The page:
Updated: Sep 7
Welcome to our latest Author Success Story! This month we're chatting with news anchor and award-winning author, Leticia Ordaz!
Leticia is the founder of bilingual publishing house Cielito Lindo Books and an award-winning children’s book author at the International Latino Book Awards. She is also an Emmy-nominated anchor/reporter in Sacramento, California. As a literacy ambassador, she is excited to share bilingual stories with children around the world. Leticia hopes to break barriers and change statistics that currently show only 7% of children’s books feature Latinx characters or subjects.
AHA: Hi Leticia! What inspired you to become an author?
Leticia: When I was growing up, I didn’t see many books with Latinos as protagonists and it hurt my self-esteem. As a Latina mother of two Spanish-speaking boys, I see the importance of having more bilingual books for them and other children to choose from. After spending countless nights translating picture books for my children in Spanish, I decided it was time to write my own stories for the world to read. I want children around the world to see themselves in my books and to know that they are important. Our stories matter.
AHA: Representation is so important! I know many agents and editors in the traditional publishing world say they are hoping to elevate Latinx voices. Was there a reason you chose to self-publish rather than go the traditional route?
Leticia: A major publisher actually offered to publish The Adventures of Mr. Macaw but they didn’t want the book to be in Spanish. They questioned if it would sell in two languages and had the audacity to say, “Latinos don’t read.” I was so angry at their ignorant comment that I decided I would do it my way. The debut book in 2020 was a huge hit and won 4 International Latino Book Awards. I’m so glad I published it my way, through my publishing company Cielito Lindo Books. Mr. Macaw will now be a series. My fifth book, “Mr. Macaw, Lost in the Big City” will be released in March 2023. My children’s autobiography, “That Girl on TV Could Be Me! The Journey of a Latino News Anchor” will be available at Scholastic Book Fairs in September.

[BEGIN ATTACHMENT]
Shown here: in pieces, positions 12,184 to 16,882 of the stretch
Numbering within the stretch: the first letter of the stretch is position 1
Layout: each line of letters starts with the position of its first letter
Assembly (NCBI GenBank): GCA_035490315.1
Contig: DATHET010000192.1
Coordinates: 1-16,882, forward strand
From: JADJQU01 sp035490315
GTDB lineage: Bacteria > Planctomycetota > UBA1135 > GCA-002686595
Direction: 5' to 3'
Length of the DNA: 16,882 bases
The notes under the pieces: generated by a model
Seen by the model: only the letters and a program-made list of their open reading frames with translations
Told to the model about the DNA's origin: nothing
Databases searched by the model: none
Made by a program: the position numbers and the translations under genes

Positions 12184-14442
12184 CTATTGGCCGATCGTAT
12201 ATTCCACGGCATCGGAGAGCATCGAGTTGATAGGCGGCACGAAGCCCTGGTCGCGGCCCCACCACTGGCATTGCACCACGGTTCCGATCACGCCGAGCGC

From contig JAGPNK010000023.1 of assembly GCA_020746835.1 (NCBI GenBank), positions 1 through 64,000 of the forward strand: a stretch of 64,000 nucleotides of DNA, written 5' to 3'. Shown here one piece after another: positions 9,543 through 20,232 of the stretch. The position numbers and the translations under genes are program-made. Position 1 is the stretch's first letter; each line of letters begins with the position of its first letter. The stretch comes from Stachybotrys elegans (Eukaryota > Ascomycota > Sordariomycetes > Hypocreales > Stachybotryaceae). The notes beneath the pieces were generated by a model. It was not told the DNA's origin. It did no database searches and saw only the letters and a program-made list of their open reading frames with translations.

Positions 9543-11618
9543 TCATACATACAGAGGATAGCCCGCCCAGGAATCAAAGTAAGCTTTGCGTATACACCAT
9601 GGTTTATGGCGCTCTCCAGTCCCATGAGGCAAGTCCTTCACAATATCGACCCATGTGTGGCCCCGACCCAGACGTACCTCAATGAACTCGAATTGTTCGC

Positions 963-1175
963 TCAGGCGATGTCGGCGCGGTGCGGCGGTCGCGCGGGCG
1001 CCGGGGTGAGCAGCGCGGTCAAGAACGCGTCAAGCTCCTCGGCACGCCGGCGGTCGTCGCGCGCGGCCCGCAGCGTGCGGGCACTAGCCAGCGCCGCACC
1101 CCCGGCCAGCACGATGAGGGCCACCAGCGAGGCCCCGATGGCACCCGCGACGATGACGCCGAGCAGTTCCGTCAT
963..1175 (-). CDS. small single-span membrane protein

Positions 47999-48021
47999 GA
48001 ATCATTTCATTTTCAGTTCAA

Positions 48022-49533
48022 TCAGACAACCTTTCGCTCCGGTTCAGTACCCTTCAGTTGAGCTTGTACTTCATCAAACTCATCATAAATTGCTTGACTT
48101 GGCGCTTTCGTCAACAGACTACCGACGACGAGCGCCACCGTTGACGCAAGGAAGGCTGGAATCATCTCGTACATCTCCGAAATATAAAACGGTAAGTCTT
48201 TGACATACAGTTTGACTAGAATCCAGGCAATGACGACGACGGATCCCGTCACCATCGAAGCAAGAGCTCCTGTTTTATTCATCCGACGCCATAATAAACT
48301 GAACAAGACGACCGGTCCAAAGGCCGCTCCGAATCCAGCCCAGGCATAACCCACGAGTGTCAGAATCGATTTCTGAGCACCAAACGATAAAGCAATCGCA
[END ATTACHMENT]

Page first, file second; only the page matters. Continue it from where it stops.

AHA: I'm so glad you did it your way! Scholastic Book Fairs are like the holy grail of kidlit, but they are notoriously hard for self-publishers to access. How'd you pull it off?
Leticia: For Scholastic, one editor apparently bought my book and ended up telling her education team to track down my email. I was contacted to send all of my book titles for review.
That Girl on TV Could Be Me! releases this month at book fairs. My son’s school had a book fair last year and let me sell my books. I tagged them [Scholastic] on a social media post. Maybe that helped. I also know there is a huge push for publishers to put out more diverse books.
AHA: So impressive! So, how long did it take you to publish that first book?
Leticia: I wrote my first story in June of 2018 after my family experienced a kind act during an approaching Tropical Storm in Mexico. After my children’s beloved kite blew away in the storm, the village came together to help us find it. I told my husband I have to turn this into a picture book. We had to take shelter in a kid’s club filled with families to wait for the storm to pass. That’s where I grabbed some blank paper and color crayons and wrote my first draft to Mr. Macaw. After more than two dozen drafts, and professional editing, my story came out in March 2020 just as the pandemic shut the world down. Covid couldn’t stop my story from reaching thousands of young readers and soaring to home libraries, children’s hospitals, and schools.